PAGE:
Introducing the Health and Wellness Action Team: New Name, Bolder Vision
August 2019

E-mail blast

The Nutrition and Physical Activity Action Team (formerly the Nutrition and Physical Activity Committee) is one of CAN’s longest running field-based Committees. This group has been responsible for creating and disseminating exceptional materials such as publications outlining the research base linking Nutrition and Physical Activity to academic success, promising practices for Program Directors to advance Nutrition and Physical Activity, and tip sheets for role models (site level staff and families) to promote healthy choices and behaviors (available in English and Spanish).  The group was instrumental in supporting the rollout of the (new in 2010) at-risk after school meal program by providing information and promising practices to the field regarding meal program. The Committee also supported an AmeriCorps VISTA as they did outreach to School Districts to promote the meal program. Today, over ½ of California’s Expanded Learning Programs participate!

Today, the Nutrition and Physical Activity Action Team announces it will take its work to the next level along with a name change the Health and Wellness Action Team (HWAT) that matches it’s bold vision. This new name change signifies that health and wellness go much further than physical health to encompass the whole child. Along with this new name and bolder vision the Health and Wellness Action Team is also proud to announce that it will take a leadership role in CAN’s implementation of a Youth Opioid Response (YOR) planning grant. The purpose of the grant is to create a statewide strategic plan that positions California’s Expanded Learning Programs as centers of Whole Child Health and Wellness. The planning process will bring together leaders, practitioners, and advocates in positive youth development, social emotional learning, the science of learning and development, education, expanded learning, social services, mental and behavioral health services, medical services, and substance use prevention, early intervention, treatment and recovery. The goal is to increase Expanded Learning programs capacity to create the conditions necessary for youth success and to create stronger community level collaboration to connect children, youth, and families to services when they need more than the quality learning and enrichment environment provided by their expanded learning program.

If you are interested in learning more, contact Heather Williams at

Items to include in this newsletter


Community Eligibility: The Key to Hunger-Free Schools 

Community Eligibility allows high-poverty schools and school districts to offer free meals to all students, and eliminates the need for school meal applications from families. Schools that participate in community eligibility often see increased participation in school meals and a reduced paperwork burden, allowing school nutrition staff to focus more directly on offering healthy and appealing meals.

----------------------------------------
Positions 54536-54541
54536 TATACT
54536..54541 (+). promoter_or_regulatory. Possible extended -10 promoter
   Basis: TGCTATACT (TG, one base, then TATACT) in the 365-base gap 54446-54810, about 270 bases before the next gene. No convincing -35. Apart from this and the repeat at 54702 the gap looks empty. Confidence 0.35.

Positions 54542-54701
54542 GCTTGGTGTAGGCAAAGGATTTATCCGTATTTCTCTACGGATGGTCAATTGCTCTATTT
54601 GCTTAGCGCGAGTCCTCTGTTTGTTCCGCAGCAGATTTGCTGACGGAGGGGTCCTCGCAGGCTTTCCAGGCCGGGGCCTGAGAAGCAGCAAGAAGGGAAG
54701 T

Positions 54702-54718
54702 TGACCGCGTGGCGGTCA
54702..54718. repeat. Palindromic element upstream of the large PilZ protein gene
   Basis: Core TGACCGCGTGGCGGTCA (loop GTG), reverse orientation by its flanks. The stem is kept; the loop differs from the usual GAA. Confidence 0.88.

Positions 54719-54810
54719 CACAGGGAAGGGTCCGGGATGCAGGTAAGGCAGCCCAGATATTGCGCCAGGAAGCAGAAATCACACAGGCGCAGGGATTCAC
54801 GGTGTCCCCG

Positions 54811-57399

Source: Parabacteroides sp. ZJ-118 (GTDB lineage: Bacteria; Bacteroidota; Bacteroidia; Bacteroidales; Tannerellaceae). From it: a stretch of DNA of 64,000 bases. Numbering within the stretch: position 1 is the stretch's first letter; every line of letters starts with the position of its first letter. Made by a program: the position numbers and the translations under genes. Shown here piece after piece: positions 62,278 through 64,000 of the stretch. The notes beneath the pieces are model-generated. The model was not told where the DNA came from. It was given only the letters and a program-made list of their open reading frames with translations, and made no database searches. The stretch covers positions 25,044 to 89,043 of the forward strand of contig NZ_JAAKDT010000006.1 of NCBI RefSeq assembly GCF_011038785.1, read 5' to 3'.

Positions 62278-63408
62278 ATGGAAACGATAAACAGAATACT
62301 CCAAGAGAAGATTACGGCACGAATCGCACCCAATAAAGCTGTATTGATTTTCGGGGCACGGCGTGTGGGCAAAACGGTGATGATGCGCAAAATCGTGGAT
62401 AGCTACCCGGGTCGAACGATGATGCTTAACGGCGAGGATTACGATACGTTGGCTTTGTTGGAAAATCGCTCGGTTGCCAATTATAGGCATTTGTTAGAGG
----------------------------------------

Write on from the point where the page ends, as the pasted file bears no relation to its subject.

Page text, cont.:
Start Simple with MyPlate

Kick start your school year by eating healthy - make it simple with MyPlate!  MyPlate makes it easy to get tips, ideas and a personalized plan to meet your food group targets. Find what works for you and your family with food preferences, health goals, and budget. Start your healthy eating journey today! 


Harvest of the Month

 Harvest of the Month provides materials and resources to support healthy food choices through increased access and consumption of fruits and vegetables. It uniquely supports core curricular areas through exploration and study.  Harvest of the Month presents a strategic opportunity to bring together the classroom, cafeteria, home and community to promote a common goal and healthier habits for students.


New Research: How Weight-Based Victimization Impact the Health of Sexual and Gender Minority Adolescents

According to New Rudd Center Report, approximately 20% of U.S. adolescents have obesity. Of this group, sexual minority females have higher body weight compared to their heterosexual peers, making them particularly vulnerable to weight-based teasing and bullying, also known as weight-based victimization (WBV). WBV is a common form of bullying associated with maladaptive eating, and poor weight-related health.


School-Based Health Center Resource Guide is Now Online! 

Attention all school-based health providers and staff, the California Department of Public Health Resource Guide for School-Based Health Centers (SBHC) is now downloadable online! By providing medical, mental health, and youth development services on school campuses, school-based health centers positively impact students’ health and learning and can act as key partners in efforts to address chronic absenteeism and promote a positive school climate.